8 John Addington Symonds and Amber K. Regis, ed. The Memoirs of John Addington Symonds: a Critical Edition, (London: Palgrave Macmillan, 2016), 240.
9 John Addington Symonds and Horatio F. Brown. Letters and Papers of John Addington Symonds, (New York: C. Scribner’s Sons, 1923), 1160.
Booth, Howard J. “Same-Sex Desire, Ethics and Double-Mindedness: The Correspondence of Henry Graham Dakyns, Henry Sidgwick and John Addington Symonds.” Journal of European Studies 32, no. 125–126 (September 2002): 283–301. doi:10.1177/004724410203212514.
Browing, Eve A. “Xenophon (430—354 B.C.E.),” Internet Encyclopedia of Philosophy, accessed March 6, 2019. https://www.iep.utm.edu/xenophon/.
Collection: Henry Graham Dakyns Papers | Archives at Yale. Accessed March 7, 2019. https://archives.yale.edu/repositories/11/resources/812.
Symonds, John Addington. “A Problem in Greek Ethics,” essay, in John Addington Symonds (1840-1893) and Homosexuality: a Critical Edition of Sources. Edited by Sean Brady. London: Palgrave Macmillan.
Symonds, John Addington. 1923. Letters and Papers of John Addington Symonds. Edited by Horatio F. Brown. New York: C. Scribner’s Sons.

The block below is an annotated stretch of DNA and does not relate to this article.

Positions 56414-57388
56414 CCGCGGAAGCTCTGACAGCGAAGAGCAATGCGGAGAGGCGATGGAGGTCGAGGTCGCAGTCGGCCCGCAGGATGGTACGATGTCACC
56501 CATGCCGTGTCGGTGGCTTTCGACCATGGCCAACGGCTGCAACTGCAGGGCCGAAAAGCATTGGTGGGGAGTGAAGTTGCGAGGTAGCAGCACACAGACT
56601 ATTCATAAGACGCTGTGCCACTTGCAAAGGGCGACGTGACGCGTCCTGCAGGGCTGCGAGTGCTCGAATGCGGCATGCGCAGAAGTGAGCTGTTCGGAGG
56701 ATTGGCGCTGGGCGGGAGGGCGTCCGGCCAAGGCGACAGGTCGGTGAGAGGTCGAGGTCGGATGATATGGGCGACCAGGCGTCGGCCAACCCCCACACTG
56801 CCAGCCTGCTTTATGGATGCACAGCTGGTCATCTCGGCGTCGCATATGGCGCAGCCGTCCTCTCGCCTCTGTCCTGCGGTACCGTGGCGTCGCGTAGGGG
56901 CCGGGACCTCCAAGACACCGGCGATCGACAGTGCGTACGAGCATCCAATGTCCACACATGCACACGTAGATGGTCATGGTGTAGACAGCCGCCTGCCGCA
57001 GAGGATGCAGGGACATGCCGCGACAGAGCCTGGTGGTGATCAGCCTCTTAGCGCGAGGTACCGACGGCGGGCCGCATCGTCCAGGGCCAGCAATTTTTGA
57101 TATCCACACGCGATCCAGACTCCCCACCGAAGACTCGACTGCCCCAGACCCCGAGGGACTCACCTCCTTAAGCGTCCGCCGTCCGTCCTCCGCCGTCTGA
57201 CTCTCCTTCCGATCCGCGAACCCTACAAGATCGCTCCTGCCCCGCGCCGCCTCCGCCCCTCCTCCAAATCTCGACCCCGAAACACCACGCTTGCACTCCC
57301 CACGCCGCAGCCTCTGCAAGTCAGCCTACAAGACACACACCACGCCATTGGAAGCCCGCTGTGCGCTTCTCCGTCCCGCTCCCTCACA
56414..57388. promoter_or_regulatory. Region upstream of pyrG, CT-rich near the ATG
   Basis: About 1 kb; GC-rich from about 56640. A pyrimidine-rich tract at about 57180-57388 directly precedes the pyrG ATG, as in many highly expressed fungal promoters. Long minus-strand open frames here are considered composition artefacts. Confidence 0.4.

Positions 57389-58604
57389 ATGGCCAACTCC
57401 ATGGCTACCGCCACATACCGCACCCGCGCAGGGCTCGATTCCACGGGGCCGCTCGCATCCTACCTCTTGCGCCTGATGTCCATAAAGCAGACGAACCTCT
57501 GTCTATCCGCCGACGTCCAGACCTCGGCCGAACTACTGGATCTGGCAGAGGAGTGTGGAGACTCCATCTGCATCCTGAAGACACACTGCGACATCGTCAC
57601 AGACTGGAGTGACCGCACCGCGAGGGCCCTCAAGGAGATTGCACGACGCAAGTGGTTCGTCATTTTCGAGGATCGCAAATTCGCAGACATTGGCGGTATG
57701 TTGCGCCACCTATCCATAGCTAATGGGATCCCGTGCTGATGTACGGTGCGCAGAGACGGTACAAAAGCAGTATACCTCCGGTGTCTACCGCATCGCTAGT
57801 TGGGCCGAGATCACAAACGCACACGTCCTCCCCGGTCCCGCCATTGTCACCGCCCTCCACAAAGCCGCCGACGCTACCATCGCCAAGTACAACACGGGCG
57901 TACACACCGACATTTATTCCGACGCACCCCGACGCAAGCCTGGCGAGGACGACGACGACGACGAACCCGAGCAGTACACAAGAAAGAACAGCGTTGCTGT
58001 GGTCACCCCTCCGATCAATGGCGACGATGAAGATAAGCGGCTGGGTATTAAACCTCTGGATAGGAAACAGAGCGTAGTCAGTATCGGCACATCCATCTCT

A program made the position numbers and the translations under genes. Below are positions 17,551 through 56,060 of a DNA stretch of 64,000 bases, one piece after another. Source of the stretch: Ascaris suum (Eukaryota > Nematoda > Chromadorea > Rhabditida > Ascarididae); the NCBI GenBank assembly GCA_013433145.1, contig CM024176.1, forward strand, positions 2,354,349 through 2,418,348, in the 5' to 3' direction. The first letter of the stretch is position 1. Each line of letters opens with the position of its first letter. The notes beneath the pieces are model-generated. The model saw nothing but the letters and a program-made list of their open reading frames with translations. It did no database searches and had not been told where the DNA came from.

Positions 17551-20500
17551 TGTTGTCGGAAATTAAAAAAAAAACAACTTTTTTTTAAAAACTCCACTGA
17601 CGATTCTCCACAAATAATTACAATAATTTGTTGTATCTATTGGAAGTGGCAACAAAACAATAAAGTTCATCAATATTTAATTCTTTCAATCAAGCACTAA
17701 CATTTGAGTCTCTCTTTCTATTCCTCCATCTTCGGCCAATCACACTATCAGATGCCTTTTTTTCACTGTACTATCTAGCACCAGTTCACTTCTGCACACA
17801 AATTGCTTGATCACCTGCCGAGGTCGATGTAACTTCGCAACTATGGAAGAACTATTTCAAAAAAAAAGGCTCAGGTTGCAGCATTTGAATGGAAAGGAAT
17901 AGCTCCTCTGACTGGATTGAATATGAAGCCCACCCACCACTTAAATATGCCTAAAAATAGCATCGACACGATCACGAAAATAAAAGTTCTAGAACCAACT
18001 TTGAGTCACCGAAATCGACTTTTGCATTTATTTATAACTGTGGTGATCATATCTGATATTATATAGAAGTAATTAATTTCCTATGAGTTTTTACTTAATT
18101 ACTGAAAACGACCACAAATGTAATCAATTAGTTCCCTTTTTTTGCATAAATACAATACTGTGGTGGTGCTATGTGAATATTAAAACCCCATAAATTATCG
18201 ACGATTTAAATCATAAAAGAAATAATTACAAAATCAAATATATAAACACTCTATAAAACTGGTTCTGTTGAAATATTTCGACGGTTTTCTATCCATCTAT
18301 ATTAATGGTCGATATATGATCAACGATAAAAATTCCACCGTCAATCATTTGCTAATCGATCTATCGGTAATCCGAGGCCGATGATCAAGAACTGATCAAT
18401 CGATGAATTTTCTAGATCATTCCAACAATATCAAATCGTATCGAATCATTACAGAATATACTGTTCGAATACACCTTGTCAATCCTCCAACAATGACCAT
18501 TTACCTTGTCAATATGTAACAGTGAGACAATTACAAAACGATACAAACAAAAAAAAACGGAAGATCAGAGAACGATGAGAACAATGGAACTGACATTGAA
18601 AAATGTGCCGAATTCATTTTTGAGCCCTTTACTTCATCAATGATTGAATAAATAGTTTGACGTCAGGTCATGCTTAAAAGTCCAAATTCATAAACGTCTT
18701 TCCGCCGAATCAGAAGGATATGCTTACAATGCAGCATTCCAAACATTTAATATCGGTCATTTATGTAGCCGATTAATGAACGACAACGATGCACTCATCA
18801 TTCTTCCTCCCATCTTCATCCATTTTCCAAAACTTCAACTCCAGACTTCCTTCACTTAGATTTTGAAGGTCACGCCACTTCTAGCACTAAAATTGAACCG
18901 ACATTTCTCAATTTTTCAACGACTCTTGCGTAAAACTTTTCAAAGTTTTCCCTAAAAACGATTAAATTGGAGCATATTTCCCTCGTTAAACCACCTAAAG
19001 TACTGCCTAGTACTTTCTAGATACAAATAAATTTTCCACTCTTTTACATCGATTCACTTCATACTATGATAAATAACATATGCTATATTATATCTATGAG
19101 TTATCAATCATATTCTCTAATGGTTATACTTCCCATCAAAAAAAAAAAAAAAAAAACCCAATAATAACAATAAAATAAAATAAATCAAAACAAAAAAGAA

Symonds, John Addington. 2016. The Memoirs of John Addington Symonds: a Critical Edition. Edited by Amber K. Regis. London: Palgrave Macmillan.
Xenophon. 1925. “Agesilaus.” Xenophon in Seven Volumes. Volume 7. Translated by E. C. Marchant and G. W. Bowersock. Cambridge, MA: Harvard University Press, in the Perseus Digital Library, accessed March 6, 2019.
Xenophon. 1922. “Anabasis.” Xenophon in Seven Volumes. Volume 3. Translated by Carleton L. Brownson. Cambridge, MA: Harvard University Press, in the Perseus Digital Library, accessed March 6, 2019.
Xenophon. 1923. “Memorabilia.” Xenophon in Seven Volumes. Volume 4. Translated by E. C. Marchant. Cambridge, MA: Harvard University Press, in the Perseus Digital Library, accessed March 6, 2019.
Xenophon. 1979. “Symposium.” Xenophon in Seven Volumes. Volume 4. Cambridge, MA: Harvard University Press, in the Perseus Digital Library, accessed March 6, 2019.